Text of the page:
On Wednesday, just days after the Department of Justice reportedly began to investigate discrimination in schools related to affirmative action, Congresswoman Barbara Lee hosted a town hall in Oakland geared toward African American issues under the Trump administration.
The event, titled “What do you have to lose?”— as a satirical reflection of the question President Donald Trump asked minority voters during his candidacy — was hosted at Castlemont High School. The event looked into how this administration has affected African American citizens and the Oakland community. According to Congresswoman Lee’s office, more than 500 people attended.
Over the course of the meeting, Lee and three other panelists — former mayor of New Orleans and current President of the National Urban League Marc Morial, State Assemblyman Tony Thurmond and BART director Lateefah Simon — answered community questions and spoke about what East Bay residents could do to resist against policies they deemed discriminatory. PolicyLink founder and CEO Angela Glover Blackwell moderated the conversation.
“Their questions were very thoughtful and I’m very confident that we’re going to beat back this Trump agenda,” Lee said after the meeting. “Just look at my constituents and how active they are.”
The meeting focused on how to galvanize people to vote, involve themselves in the politics of their region and work together with other minority groups.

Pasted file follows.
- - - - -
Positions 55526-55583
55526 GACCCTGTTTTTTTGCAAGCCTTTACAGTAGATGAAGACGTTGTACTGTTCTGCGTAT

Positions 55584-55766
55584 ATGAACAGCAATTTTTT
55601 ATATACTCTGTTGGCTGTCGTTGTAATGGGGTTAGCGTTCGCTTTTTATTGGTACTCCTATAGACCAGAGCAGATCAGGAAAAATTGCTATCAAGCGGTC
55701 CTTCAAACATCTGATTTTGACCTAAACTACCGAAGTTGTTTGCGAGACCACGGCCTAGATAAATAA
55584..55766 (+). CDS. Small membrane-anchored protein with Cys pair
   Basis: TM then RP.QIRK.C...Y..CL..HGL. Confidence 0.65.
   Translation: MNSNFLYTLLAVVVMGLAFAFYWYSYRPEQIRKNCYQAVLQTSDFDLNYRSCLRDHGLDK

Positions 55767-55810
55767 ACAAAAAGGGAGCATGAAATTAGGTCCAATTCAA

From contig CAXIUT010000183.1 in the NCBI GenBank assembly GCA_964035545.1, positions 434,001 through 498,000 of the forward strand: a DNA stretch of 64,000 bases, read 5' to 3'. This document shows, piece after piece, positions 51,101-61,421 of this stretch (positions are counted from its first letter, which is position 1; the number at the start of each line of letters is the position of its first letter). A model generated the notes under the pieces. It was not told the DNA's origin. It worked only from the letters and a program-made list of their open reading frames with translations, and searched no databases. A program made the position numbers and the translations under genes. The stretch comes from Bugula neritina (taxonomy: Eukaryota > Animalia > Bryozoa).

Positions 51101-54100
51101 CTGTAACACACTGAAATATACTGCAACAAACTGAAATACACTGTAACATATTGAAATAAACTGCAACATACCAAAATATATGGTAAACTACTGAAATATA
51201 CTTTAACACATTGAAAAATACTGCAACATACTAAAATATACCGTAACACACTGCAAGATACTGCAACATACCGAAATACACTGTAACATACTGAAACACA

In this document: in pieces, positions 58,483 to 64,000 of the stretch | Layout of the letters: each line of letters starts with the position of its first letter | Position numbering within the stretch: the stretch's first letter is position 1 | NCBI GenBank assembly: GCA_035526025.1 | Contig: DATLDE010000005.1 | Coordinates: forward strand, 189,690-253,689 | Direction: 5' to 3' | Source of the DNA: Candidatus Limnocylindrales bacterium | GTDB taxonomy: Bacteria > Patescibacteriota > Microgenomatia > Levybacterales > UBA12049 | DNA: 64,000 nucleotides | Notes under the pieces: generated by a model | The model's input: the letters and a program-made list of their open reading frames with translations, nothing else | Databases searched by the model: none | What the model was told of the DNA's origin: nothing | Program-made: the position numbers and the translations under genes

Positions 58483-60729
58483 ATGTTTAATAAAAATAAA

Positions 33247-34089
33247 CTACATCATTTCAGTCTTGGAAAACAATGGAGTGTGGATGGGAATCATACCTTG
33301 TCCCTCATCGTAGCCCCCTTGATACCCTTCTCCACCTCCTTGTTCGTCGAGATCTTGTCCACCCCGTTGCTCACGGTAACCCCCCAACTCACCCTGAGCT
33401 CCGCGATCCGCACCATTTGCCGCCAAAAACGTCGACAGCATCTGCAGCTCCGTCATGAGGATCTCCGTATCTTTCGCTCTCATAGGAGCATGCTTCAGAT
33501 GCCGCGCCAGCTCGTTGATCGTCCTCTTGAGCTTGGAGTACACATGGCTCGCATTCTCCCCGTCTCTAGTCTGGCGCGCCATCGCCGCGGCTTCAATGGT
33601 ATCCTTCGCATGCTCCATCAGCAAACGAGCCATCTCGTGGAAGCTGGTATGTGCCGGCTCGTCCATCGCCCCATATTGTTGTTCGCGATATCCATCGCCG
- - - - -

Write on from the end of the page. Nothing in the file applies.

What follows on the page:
“We have got to fight at the state and local level,” Morial said during the meeting. “We’ve got to wake up and start now and let people know that voting and activism go hand in hand.”
Questions from citizens, which were written on cards and given to attendants, touched on issues of housing and gentrification, problems within the criminal justice system and access to healthcare and education.
“The housing situation in Oakland is getting ridiculous — the health of the community is at stake. The folks are making their own affordable housing,” said community member Mobil Cox, referring to Oakland’s homelessness problem.
The town hall, however, which lasted a little more than an hour, was criticized by attendees for its brevity.
“It was a good event — it’s always good to see local officials at least trying to be responsive to the community — but it was way too short,” said community member Mike Hutchinson.
On two occasions during the town hall, a woman in the audience interrupted panelists by standing and yelling “Barbara Lee doesn’t speak for me!” When given a microphone to explain her grievances, she expressed dismay that the congresswoman had “prioritized illegals over Black people.” Her statements were met with “boos” and cheers in support of Lee.
Oakland Mayor Libby Schaaf, who also spoke at the meeting, proclaimed that “Whatever that hateful, disconnected Trump administration is doing, Oakland is doing the opposite.”